U.S. Territory Of Guam Repeals Helmet Law For Adult Motorcyclists

GUAM. Tom Matanane, president of the Guam HAWGS Motorcycle Club, reported to the MRF that on March 16,1997, Guam’s Governor Carl T.C. Gutierrez signed into law Bill #7, which gives motorcyclists 18 years of age and older the right to decide for themselves whether or not to wear a helmet. The law went into effect at midnight, so on March 17, 1997, motorcyclists in Guam were able to legally ride without a helmet.

Guam is a U.S. territory, where as they say there, “Guam where America’s day begins.” The sponsor of Bill #7, Senator Elizabeth Barret-Anderson, was extremely successful in moving the legislation through the Guam Senate. Bill #7 passed the Guam Senate unanimously on a 21 to zero vote. Guam has a unicameral legislature, so once the legislation passed the Senate it was sent on to Governor Gutierrez for his signature.

“The Guam Hawgs should take great pride and be commended for bringing freedom of choice to American motorcyclists,” stated Wayne Curtin, MRF vice president of government relations. Curtin continued by saying, “This is the second time in a week that legislation repealing helmet laws for adults has been enacted in a state or territory of the United States. This shows that with continued perseverance motorcyclists in every state and territory of the United States have the ability to convince legislators and governors that freedom of choice for motorcyclists is the best public policy.”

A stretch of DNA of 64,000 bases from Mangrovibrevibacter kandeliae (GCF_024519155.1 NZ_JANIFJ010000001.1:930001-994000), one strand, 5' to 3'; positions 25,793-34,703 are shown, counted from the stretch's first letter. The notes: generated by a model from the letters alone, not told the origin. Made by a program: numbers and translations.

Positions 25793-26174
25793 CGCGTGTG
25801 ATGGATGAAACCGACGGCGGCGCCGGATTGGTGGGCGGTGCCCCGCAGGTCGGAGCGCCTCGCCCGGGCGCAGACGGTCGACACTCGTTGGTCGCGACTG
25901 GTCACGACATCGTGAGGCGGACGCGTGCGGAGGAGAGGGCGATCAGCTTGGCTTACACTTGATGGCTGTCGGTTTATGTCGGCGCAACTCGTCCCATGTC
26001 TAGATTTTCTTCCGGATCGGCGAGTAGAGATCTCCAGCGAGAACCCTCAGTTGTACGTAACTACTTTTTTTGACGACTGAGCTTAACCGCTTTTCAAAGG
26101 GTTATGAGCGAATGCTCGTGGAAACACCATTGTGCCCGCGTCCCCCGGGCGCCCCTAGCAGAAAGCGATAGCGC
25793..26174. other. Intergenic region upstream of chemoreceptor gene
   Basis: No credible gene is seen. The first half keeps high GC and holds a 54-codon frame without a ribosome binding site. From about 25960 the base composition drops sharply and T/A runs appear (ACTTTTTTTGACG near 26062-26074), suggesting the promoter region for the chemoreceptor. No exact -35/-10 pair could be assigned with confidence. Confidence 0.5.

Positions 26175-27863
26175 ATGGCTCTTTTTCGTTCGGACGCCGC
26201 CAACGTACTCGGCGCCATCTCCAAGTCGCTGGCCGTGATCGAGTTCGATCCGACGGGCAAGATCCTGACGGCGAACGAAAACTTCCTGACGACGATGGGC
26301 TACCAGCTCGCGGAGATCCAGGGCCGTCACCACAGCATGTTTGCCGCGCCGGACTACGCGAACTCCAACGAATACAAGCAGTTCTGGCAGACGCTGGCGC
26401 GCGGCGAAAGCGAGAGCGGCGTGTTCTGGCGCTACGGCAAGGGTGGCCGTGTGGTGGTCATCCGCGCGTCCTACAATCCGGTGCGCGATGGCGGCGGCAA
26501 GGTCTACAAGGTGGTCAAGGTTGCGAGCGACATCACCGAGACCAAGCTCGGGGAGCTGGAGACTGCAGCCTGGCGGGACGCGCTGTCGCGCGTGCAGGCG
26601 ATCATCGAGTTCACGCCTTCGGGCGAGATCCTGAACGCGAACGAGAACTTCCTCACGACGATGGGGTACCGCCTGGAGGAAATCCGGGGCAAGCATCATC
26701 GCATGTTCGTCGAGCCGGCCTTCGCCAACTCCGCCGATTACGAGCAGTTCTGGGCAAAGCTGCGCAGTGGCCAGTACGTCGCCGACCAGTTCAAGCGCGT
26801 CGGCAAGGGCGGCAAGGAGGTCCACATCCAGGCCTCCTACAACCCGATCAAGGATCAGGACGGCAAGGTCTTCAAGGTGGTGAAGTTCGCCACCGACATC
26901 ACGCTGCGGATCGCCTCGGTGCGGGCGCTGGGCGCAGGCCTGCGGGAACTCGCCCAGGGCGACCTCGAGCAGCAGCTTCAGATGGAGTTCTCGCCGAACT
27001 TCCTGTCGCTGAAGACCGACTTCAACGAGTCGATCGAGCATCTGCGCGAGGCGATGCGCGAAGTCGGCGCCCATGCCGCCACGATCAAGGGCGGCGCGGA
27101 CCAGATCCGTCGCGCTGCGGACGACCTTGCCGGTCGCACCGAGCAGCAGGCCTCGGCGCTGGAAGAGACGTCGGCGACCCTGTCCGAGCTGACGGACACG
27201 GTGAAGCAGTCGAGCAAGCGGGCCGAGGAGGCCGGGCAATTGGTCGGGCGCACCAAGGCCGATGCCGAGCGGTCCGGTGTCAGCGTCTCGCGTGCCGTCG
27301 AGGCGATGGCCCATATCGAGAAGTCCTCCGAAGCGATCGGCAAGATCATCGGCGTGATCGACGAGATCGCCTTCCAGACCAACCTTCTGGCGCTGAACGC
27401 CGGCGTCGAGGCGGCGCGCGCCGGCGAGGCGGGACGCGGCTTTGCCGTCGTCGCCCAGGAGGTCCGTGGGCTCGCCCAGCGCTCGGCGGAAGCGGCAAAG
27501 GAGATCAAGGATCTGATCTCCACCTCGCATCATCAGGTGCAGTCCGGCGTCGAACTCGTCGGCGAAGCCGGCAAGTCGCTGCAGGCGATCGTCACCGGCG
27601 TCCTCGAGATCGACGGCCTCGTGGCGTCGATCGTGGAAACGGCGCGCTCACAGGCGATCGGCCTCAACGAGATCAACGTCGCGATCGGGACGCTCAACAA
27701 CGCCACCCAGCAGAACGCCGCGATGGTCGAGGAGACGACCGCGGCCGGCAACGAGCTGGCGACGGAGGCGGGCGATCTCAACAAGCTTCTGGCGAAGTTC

Guam joins Arkansas, whose Governor Mike Huckabee signed into law a helmet repeal bill for motorcyclists 21 and older on March 13, 1997, as the second U.S. territory or state to have given adult motorcyclists the right to decide for themselves on helmet use in 1997.

Source Information:
MOTORCYCLE RIDERS FOUNDATION P.O. Box 1808, Washington, DC 20013 [email protected] (e-mail) https://www.mrf.org/

March 22, 1997